Transport and Public Works MEC Donald Grant said draft regulations were now open for public comment until Monday, January 15.
“While not required by law, we have continued to publish these draft regulations for comment so as to allow the close to 2 million vehicle owners in the Western Cape the opportunity to submit their comments,” he said.
The fees are calculated on the vehicle classification.
Motorists face paying between R282 and R696 for vehicles with tare of between 250kg and 2000kg. Those whose vehicles weigh between 2 001kg and 4000kg would have to cough up between R948 and R2304. Licence fees for vehicles with tare of between 4001kg and 7000kg will be between R2538 and R8292.
The highest fee is R22 302 for vehicles with a tare of between 11 501kg and 12 000kg. For each additional 500kg or part thereof above 12 000kg, a levy of R2256 will be charged.
A trailer, other than a semi-trailer, which is used only for the owner’s own farming activities will cost R102 to license.
A breakdown vehicle will be charged according to its weight, and so will a truck-tractor, depending on its use. A trailer or semi-trailer (used for other purposes) will also be charged according to its weight, but motorists can expect to pay between R138 and R696 for trailers with a weight of between 250kg and 2000kg.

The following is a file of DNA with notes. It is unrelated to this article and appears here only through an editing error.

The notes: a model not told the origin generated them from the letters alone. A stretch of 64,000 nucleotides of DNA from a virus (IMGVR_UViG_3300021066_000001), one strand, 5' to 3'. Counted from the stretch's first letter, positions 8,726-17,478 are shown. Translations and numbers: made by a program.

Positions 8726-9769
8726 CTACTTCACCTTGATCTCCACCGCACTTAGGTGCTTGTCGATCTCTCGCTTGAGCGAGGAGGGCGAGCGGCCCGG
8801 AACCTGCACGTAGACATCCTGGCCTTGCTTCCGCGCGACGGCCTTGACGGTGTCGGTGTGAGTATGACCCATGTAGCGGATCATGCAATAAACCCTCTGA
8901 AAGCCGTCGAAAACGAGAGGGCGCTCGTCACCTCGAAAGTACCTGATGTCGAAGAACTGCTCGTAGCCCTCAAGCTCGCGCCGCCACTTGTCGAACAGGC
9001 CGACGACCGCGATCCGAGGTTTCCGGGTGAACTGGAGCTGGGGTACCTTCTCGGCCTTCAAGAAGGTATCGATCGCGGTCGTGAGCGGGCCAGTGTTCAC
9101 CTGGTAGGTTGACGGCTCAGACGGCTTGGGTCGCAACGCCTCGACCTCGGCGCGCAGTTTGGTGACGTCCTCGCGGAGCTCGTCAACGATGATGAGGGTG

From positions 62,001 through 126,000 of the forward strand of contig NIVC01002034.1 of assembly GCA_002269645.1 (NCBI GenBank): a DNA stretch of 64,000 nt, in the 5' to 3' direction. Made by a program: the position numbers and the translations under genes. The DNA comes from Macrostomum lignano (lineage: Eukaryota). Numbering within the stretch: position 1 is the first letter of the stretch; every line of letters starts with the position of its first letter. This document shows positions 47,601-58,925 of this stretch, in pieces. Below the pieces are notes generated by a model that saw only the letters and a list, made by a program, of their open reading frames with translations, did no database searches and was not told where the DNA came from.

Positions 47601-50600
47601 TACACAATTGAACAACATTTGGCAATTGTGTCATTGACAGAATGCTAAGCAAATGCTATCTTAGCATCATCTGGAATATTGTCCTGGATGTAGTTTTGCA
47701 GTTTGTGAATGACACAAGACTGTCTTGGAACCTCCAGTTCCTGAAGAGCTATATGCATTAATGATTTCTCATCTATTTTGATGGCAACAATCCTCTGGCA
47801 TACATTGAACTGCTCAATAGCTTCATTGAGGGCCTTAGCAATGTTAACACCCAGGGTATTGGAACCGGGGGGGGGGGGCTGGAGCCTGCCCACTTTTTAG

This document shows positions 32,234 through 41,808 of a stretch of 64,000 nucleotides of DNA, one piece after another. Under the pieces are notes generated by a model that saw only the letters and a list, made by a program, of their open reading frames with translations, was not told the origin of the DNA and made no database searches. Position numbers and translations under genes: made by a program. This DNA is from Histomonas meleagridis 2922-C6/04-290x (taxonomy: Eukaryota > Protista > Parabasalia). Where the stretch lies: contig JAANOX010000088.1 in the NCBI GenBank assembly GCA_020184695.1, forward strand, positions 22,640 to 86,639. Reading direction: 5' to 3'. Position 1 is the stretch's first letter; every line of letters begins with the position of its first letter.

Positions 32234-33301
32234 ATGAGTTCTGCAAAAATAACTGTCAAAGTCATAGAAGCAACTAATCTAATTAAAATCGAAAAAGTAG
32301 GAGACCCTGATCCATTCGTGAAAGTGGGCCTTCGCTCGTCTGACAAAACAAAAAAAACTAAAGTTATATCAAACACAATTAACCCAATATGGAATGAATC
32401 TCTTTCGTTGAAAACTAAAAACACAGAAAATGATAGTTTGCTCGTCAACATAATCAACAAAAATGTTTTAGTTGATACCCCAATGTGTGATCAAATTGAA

A caravan, other than a motorhome, will be charged at R282. Licence fees for specially classified vehicles will be charged at R102.
Grant said the province relied on vehicle licence fees to build, upgrade and maintain the provincially owned roads; assist municipalities to fund the maintenance of their more strategic roads; and continue to reduce the maintenance backlog, which has been decreased by over 16% over the last seven years.
“These fees, along with budgetary allocations, help keep the province’s roads in a condition significantly above that of other provinces, with many visitors to this province attesting to this freely and frequently. Our roads are an asset with an approximate value of R68 billion and they are consumed, over time, by the close to 2 million vehicle owners in the Western Cape and other users,” he said.
Grant called for public comments on the allocation of the “CAA” licence mark to the registering centres of the City of Cape Town where the known “CA” licence mark currently applies.
He noted that the move was a pre-emptive one, driven by the rate at which the current “CA” licence numbers were be being depleted as registration centres were running out of unique combinations for new vehicles.